| June 24, 2015 | Updated: June 24, 2015 6:47am

FORT MEADE, Md. (AP) — Federal and local authorities say no charges will be filed after an investigation of a fatal shooting by National Security Agency police at Fort Meade in Maryland.

The U.S. Attorney's Office and Howard County police said Tuesday that they've completed investigations into the March 30 incident at a security gate outside the agency off the Baltimore-Washington Parkway.

Authorities said 27-year-old Ricky Hall, who went by Mya, was killed and a passenger was wounded when police opened fire after the pair ignored orders to turn around a stolen SUV.

U.S. Attorney Rod Rosenstein says video shows Hall ignoring officers' commands and "racing toward the officer who fired at the vehicle." He says officers committed no crimes and there's no basis for federal charges against the passenger. County police say they won't bring charges.

Read more: http://www.chron.com/news/crime/article/No-charges-after-fatal-shooting-at-NSA-6346017.php

I just recieved this nasty mail, please help:


20 Big Ideas From Bernie Sanders to Reverse Inequality, Expand Safety Nets and Stop America's Plutoc

20 Big Ideas From Bernie Sanders to Reverse Inequality, Expand Safety Nets and Stop America's Plutocrats
Sanders outlines his platform in a major hometown speech.
By Steven Rosenfeld / AlterNet
May 27, 2015

On Tuesday, Vermont Independent Sen. Bernard Sanders gave a major speech in Burlington, Vemont, where his political career began three decades ago when he was elected mayor of his state’s largest city. Sanders, who is seeking the 2016 Democratic nomination for president, described 20 ideas that will be the hallmarks of his campaign.

1. Time for big thinking and new ideas: “Brothers and sisters: Now is not the time for thinking small. Now is not the time for the same-old-same-old establishment politics and stale inside-the-beltway ideas. <snip>

2. America’s problems are worse than ever: “This country faces more serious problems today than at any time since the Great Depression....

....... Here is my promise to you for this campaign. Not only will I fight to protect the working families of this country, but we’re going to build a movement of millions of Americans who are prepared to stand up and fight back.”

3. Economic inequality is the top issue: “In America we now have more income and wealth inequality than any other major country on earth, and the gap between the very rich and everyone is wider than at any time since the 1920s. The issue of wealth and income inequality is the great moral issue of our time, it is the great economic issue of our time and it is the great political issue of our time. And we will address it.”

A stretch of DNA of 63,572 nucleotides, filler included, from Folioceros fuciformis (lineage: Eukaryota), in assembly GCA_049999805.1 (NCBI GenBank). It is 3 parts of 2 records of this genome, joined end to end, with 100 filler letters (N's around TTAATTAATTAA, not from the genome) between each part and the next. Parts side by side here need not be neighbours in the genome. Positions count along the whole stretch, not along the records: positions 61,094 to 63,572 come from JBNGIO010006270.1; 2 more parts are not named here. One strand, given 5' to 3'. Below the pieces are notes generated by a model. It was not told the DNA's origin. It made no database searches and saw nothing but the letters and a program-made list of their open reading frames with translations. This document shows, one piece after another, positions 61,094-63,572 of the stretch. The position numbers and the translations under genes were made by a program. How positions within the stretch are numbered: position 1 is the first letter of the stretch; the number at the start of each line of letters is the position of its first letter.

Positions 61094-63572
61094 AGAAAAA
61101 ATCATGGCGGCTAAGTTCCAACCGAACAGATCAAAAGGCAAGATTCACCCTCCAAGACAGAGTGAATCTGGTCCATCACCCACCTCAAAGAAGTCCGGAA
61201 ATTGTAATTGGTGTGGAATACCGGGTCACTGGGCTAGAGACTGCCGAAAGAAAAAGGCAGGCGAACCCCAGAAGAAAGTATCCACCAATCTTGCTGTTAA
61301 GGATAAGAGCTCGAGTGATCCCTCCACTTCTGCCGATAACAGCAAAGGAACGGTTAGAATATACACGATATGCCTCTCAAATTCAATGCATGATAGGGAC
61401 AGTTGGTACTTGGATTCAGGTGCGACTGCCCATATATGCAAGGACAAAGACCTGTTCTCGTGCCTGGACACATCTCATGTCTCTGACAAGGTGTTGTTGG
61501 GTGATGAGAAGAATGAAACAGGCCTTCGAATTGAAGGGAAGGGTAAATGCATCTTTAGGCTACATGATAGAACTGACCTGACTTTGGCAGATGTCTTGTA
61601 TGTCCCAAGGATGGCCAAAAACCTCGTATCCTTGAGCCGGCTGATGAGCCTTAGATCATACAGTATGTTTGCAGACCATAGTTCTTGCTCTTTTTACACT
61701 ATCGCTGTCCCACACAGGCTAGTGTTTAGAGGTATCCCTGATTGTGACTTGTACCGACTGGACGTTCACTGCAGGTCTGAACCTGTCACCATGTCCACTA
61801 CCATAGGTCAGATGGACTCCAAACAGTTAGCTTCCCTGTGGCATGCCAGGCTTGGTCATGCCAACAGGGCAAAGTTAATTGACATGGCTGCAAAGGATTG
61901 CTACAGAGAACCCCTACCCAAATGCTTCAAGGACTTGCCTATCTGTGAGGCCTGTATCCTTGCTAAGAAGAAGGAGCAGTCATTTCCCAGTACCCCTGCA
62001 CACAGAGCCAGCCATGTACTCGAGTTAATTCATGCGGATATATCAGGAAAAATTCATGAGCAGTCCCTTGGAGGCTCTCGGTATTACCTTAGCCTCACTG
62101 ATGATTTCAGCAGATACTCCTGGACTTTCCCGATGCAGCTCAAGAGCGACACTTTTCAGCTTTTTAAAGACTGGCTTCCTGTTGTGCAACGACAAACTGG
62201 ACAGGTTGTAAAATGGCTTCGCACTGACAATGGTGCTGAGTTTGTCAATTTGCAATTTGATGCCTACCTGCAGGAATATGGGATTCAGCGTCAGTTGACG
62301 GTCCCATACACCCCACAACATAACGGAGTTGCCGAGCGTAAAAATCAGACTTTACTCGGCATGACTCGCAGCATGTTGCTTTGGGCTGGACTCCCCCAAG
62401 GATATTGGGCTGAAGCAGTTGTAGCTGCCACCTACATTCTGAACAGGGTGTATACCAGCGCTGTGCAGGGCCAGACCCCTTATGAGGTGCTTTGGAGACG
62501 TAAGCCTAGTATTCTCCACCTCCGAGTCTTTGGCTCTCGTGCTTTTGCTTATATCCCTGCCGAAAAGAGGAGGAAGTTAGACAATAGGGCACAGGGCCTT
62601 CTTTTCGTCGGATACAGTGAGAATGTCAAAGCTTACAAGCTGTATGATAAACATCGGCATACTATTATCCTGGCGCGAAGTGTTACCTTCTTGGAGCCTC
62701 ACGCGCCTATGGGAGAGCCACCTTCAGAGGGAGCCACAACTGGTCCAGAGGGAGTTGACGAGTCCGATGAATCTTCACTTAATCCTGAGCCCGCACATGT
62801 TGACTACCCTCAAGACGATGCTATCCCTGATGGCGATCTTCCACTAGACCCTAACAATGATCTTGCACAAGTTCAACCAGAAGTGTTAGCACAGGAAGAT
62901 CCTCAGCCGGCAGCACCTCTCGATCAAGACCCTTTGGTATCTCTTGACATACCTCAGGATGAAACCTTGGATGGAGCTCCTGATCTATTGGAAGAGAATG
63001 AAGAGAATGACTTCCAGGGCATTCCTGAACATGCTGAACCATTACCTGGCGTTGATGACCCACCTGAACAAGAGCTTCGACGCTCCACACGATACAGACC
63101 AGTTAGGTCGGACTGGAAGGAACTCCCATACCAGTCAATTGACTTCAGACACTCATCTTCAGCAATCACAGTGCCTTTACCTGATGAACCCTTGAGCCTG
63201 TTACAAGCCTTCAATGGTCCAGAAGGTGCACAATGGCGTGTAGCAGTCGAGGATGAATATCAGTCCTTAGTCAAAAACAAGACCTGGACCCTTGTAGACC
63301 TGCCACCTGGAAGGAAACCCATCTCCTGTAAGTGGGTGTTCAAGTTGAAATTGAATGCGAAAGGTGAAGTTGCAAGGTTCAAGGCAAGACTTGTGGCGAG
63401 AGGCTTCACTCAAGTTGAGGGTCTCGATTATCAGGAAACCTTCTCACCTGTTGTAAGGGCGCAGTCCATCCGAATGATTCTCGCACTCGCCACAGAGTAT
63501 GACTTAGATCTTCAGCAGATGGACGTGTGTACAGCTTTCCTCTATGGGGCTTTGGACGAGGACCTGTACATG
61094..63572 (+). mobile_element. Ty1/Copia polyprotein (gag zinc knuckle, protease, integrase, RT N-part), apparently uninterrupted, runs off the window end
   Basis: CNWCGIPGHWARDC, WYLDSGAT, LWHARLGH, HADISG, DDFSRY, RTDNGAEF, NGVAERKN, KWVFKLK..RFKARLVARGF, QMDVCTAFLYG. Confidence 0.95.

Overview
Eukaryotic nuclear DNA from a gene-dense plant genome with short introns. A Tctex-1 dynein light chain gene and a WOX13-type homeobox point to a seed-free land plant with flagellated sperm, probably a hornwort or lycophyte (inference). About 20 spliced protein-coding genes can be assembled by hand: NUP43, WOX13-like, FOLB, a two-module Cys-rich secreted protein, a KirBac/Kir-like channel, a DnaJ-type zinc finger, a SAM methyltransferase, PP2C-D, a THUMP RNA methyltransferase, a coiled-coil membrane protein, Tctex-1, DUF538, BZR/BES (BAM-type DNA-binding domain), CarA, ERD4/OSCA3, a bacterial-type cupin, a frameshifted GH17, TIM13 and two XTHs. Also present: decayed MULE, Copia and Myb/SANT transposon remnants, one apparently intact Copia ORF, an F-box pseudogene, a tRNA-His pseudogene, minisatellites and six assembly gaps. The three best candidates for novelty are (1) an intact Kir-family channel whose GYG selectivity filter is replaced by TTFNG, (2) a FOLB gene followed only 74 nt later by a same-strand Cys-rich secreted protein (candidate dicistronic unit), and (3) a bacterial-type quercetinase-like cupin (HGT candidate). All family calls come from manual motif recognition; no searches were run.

4. The middle class is being destroyed: “It is the tragic reality that for the last 40 years the great middle class of our country—once the envy of the world—has been disappearing. Despite exploding technology and increased worker productivity, median family income is almost $5,000 less than it was in 1999. In Vermont and throughout this country it is not uncommon for people to be working two or three jobs just to cobble together enough income to survive on and some healthcare benefits.”

5. Poverty is worse than is acknowledged:
Today, shamefully, we have 45 million people living in poverty, many of whom are working at low-wage jobs. These are the people who struggle every day to find the money to feed their kids, to pay their electric bills and to put gas in the car to get to work. This campaign is about those people and our struggling middle class.”

6. The country needs a real jobs program: “If we are truly serious about reversing the decline of the middle class we need a major federal jobs program which puts millions of Americans back to work at decent paying jobs. At a time when our roads, bridges, water systems, rail and airports are decaying, the most effective way to rapidly create meaningful jobs is to rebuild our crumbling infrastructure. That’s why I’ve introduced legislation which would invest $1 trillion over 5 years to modernize our country’s physical infrastructure. This legislation would create and maintain at least 13 million good-paying jobs, while making our country more productive, efficient and safe. And I promise you as president I will lead that legislation into law.”

7. Raise the minimum wage and fight for living wages. “The current federal minimum wage of $7.25 an hour is a starvation wage and must be raised. The minimum wage must become a living wage, which means raising it to $15 an hour over the next few years—which is exactly what Los Angeles recently did, and I applaud them for doing that. Our goal as a nation must be to ensure that no full-time worker lives in poverty.”


This is well worth the read.

Who's face should go on the ten dollar bill?

Rep Barbara Jordan

Barbara Jordan
From Wikipedia, the free encyclopedia

Barbara Jordan
Member of the U.S. House of Representatives from Texas's 18th district
In office January 3, 1973 – January 3, 1979
Preceded by Bob Price
Succeeded by Mickey Leland

Member of the Texas Senate from the 11th district
In office 1967–1973
Preceded by William T. "Bill" Moore
Succeeded by Chet Brooks

Personal details
Born Barbara Charline Jordan
February 21, 1936
Houston, Texas, U.S.
Died January 17, 1996 (aged 59)
Austin, Texas, U.S.
Resting place Texas State Cemetery
Political party Democratic
Alma mater Texas Southern University
Boston University
Profession Attorney
Religion Baptist

Barbara Charline Jordan (February 21, 1936 – January 17, 1996) was an American politician and a leader of the Civil Rights movement. A Democrat, she was the first African American elected to the Texas Senate after Reconstruction, the first southern black female elected to the United States House of Representatives, and the first African-American woman to deliver the keynote address at a Democratic National Convention. She received the Presidential Medal of Freedom, among numerous other honors. She was a member of the Peabody Awards Board of Jurors from 1978 to 1980. On her death, she became the first African-American woman to be buried in the Texas State Cemetery.